A diesel fuel lift pump is a lift pump that transfers fuel from the tank to the fuel injection system. Because in modern vehicles the tank is located below the engine, the fuel has to be lifted up from the tank to the engine, which the diesel fuel pump does.
Three types of lift pumps common in light vehicle diesel engines are the diaphragm-type pump, plunger pump and vane pump. The diaphragm-type diesel fuel pump can be mounted directly on the engine or on the injection pump. Fitted with inlet and outlet valves, the diaphragm-type pump utilizes an eccentric on a camshaft that acts on a two-piece rocker arm. When the eccentric rotates, the rocker arm pivots, and the diaphragm is pulled down. This compresses the diaphragm return spring and raises the volume in the pumping chamber above the diaphragm.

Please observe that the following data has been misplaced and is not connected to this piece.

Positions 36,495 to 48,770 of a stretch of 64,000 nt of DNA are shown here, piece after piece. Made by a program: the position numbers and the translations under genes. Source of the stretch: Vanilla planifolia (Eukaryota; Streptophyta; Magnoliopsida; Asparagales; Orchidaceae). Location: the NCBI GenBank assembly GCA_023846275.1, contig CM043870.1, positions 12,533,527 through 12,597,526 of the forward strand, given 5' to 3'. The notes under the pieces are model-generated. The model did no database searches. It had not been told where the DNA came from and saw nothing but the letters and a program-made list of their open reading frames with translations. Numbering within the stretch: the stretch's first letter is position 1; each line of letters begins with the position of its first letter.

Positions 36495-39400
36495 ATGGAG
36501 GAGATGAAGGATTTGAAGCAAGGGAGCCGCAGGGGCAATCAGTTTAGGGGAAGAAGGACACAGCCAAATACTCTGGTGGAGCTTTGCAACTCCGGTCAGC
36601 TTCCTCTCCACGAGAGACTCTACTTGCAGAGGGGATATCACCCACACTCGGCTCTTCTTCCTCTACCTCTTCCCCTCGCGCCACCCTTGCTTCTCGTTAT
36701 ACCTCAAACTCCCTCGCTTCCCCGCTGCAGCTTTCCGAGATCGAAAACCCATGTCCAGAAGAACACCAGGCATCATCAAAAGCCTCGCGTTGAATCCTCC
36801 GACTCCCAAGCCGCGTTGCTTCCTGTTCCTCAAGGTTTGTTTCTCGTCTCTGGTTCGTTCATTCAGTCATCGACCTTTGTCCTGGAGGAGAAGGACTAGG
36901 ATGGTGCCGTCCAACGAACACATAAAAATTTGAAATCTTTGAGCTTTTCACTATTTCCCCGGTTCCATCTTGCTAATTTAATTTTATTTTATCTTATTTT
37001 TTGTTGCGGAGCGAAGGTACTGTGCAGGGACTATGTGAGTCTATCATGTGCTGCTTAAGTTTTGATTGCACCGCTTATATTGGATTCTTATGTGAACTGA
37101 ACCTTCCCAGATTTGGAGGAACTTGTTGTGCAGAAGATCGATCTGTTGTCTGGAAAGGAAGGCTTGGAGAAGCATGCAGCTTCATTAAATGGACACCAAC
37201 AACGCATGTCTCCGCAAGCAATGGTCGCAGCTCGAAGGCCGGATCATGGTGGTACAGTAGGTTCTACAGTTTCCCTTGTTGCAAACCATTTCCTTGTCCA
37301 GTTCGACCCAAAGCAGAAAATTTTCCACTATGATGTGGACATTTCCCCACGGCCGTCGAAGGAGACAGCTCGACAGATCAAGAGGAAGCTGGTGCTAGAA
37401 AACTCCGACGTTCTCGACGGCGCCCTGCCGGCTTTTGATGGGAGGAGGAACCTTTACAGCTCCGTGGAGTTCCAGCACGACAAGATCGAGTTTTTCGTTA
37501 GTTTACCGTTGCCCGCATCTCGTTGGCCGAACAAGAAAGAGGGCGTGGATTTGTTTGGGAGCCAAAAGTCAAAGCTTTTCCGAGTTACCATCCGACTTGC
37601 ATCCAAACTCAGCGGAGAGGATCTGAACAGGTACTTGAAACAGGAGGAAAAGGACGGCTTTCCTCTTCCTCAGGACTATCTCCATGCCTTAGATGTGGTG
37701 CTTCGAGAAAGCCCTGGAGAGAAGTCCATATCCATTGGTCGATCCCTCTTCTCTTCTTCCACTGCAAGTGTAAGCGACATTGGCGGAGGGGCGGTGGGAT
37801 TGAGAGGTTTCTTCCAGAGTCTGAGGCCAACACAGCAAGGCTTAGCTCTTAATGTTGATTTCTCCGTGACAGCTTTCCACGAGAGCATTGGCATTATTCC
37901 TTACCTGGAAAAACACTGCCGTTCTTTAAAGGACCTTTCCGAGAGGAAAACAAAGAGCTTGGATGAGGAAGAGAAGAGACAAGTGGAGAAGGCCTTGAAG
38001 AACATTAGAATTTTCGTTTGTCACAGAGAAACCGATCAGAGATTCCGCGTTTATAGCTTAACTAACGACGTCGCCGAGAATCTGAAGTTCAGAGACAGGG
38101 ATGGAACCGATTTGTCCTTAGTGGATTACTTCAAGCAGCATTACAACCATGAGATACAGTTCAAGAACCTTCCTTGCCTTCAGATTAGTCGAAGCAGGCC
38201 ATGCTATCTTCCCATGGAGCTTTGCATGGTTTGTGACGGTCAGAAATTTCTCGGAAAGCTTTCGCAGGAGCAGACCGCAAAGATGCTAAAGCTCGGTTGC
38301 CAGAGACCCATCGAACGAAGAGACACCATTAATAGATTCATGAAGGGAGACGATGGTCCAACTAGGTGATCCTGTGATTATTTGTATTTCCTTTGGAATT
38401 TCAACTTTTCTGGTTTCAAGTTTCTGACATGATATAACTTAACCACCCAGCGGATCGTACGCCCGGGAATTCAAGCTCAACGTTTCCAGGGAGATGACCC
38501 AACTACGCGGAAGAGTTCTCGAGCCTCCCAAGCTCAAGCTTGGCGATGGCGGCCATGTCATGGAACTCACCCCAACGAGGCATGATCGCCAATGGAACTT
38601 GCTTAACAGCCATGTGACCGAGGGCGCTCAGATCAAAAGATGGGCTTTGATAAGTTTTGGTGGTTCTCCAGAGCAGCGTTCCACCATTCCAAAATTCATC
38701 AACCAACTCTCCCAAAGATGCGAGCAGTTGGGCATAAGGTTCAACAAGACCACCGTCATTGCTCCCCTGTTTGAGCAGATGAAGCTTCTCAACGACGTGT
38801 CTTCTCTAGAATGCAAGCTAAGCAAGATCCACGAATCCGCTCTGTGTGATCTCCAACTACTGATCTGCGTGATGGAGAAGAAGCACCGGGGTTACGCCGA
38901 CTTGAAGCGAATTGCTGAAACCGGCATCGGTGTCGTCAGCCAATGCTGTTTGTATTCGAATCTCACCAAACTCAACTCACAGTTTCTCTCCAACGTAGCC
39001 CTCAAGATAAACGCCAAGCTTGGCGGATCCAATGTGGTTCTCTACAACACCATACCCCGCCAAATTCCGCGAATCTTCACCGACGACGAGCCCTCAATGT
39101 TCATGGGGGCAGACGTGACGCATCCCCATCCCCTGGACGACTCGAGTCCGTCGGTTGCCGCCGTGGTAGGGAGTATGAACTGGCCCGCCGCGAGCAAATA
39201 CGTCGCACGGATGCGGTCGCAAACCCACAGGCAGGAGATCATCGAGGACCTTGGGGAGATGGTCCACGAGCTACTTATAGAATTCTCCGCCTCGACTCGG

The result is atmospheric pressure at the fuel tank which forces fuel along the fuel line, opening the inlet valve. Fuel then flows into the pumping chamber. Once the inlet valve is closed, the outlet valve is opened and fuel is delivered to the injection system. If the fuel injection system doesn't need all the fuel delivered, the pressure in the outlet fuel line rises to the same level as in the pumping chamber.